Ibori was jailed in the UK for fraud totalling nearly £50m in 2012.
He was due to be released on 20 December but instead was held in immigration detention.
After he was released he launched his claim against the Home Secretary Amber Rudd for damages for false imprisonment and breach of his rights.
On Monday Mrs Justice Cheema-Grubb said the home secretary had been "wrong throughout her dealings with Mr Ibori over the weeks leading to his release" and that he had been unlawfully detained.
However, she rejected Ibori's claim for £4,000 in damages. Instead she awarded "nominal damages" of £1.
The judge also said that the decision to keep him in immigration detention was probably because of millions of pounds the authorities have still not recovered from him.
A Home Office email, published in the court judgement, recommended to keep him in immigration detention to buy time to work out how to recover at least £57m.
"The best course of action at present is to place him in immigration detention and review the position in February or when we know more about the confiscation process", it said.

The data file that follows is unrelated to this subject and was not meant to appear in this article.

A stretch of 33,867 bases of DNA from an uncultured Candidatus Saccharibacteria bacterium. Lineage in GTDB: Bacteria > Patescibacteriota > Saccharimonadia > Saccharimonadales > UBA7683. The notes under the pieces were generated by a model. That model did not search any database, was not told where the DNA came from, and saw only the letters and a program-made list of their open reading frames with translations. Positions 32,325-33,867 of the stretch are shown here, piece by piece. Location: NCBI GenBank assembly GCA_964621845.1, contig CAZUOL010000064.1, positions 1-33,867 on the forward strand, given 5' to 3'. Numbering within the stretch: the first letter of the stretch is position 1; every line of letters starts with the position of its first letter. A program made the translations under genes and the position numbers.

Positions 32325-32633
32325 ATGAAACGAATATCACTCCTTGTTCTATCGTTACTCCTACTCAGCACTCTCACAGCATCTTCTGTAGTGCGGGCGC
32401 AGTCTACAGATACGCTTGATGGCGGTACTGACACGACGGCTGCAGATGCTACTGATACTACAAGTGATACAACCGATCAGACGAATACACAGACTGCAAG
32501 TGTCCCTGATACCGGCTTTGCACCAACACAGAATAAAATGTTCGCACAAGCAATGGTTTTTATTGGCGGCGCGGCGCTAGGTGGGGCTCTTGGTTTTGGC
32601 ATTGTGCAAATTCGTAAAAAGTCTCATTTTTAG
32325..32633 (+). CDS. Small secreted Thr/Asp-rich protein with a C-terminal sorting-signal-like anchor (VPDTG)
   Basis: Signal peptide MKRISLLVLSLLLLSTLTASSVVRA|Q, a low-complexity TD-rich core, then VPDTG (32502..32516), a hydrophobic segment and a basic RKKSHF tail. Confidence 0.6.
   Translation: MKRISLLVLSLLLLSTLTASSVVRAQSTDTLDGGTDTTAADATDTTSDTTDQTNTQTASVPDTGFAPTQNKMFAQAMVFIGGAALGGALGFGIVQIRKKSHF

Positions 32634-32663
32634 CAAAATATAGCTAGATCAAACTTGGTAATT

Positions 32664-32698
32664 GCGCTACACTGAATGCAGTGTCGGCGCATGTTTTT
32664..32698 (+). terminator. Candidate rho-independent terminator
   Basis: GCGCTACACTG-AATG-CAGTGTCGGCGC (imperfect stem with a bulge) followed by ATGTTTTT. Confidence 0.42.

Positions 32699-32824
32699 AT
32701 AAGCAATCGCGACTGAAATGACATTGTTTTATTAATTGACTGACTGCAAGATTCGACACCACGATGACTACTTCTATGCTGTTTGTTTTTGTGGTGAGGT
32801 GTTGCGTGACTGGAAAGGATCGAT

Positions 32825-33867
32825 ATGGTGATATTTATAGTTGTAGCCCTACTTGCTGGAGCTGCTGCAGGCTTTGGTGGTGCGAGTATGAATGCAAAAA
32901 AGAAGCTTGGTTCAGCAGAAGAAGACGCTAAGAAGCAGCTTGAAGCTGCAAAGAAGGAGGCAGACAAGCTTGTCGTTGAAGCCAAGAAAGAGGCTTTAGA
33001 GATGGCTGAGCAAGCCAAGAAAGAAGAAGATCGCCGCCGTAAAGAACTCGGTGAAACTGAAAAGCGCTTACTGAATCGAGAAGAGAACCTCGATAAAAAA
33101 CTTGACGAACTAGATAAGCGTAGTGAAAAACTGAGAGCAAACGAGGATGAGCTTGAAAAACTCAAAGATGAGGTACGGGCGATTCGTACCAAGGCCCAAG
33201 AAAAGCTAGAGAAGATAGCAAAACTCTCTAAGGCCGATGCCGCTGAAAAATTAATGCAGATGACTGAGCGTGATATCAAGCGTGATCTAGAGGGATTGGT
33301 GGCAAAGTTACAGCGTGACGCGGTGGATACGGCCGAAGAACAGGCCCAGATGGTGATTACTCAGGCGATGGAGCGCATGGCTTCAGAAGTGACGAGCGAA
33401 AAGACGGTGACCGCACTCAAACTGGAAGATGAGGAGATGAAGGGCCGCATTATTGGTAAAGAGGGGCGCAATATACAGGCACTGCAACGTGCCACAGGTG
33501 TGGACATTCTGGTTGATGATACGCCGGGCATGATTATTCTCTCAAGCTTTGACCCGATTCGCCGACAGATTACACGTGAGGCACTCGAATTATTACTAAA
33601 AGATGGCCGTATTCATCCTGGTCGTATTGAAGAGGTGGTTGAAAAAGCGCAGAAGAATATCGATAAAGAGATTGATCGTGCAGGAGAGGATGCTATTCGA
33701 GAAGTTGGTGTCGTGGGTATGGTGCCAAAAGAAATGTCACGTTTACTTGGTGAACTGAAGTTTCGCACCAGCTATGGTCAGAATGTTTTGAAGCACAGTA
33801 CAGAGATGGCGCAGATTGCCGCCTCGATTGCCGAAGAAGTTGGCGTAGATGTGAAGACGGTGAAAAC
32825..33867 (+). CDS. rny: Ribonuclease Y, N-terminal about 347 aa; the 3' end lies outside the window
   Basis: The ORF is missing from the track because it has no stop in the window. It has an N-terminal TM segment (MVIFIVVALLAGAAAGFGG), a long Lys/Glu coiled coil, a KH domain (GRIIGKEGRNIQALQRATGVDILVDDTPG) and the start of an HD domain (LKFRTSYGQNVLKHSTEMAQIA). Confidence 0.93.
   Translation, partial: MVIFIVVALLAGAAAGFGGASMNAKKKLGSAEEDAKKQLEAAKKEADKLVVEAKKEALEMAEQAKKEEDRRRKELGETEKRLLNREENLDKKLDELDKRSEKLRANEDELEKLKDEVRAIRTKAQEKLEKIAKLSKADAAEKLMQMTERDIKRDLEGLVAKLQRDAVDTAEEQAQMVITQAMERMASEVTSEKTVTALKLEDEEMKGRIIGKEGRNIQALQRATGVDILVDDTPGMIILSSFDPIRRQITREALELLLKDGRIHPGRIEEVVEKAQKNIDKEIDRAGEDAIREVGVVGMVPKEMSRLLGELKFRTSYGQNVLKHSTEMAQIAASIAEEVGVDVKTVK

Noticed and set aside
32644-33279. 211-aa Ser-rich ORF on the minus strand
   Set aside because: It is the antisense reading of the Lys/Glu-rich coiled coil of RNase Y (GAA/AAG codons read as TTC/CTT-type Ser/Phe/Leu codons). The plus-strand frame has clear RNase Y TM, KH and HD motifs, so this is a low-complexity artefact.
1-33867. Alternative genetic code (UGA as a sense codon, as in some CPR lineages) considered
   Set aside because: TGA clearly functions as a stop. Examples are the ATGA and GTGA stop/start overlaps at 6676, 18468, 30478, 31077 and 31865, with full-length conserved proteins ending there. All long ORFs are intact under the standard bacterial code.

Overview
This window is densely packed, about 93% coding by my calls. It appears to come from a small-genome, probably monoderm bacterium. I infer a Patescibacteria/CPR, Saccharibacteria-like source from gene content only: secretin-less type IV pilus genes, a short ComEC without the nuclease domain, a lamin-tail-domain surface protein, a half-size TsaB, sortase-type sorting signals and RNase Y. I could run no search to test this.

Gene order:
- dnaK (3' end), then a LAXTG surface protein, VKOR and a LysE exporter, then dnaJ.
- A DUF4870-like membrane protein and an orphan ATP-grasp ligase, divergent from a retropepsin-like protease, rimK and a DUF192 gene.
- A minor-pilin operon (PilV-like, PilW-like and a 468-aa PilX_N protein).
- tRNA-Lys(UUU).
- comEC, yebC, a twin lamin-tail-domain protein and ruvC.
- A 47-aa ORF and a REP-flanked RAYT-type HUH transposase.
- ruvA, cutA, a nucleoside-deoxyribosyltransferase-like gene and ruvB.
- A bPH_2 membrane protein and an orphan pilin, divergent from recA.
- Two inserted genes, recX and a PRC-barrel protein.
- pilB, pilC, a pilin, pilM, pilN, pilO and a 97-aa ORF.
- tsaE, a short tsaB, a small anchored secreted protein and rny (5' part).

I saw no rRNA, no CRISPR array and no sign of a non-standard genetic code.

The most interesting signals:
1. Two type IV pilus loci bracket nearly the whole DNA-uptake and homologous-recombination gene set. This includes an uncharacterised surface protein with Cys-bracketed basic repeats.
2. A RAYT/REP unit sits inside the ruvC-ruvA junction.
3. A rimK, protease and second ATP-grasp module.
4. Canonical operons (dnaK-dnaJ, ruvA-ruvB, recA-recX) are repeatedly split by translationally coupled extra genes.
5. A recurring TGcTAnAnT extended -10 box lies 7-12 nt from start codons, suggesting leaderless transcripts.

On 21 December a High Court judge ordered his immediate release from prison. Ibori eventually left the UK in February.
Who is James Ibori?
James Ibori went from petty thief to Nigerian state governor to convicted money launderer. He came to the UK in the 1980s and worked as a cashier at a DIY store in London.
He was convicted in 1991 of stealing from the store but then returned to Nigeria and got involved in politics.
When he ran for Delta State governor he lied about his date of birth to hide his UK conviction - which would have prevented him standing for office.
He became governor in 1999 and soon began taking money from state coffers.
The British police began to take an interest in Ibori again in 2005 after they came across a purchase order for a private jet, made through his solicitor in London.
He evaded capture in Nigeria after a mob of supporters attacked police, but was arrested in Dubai in 2010 and was extradited to the UK.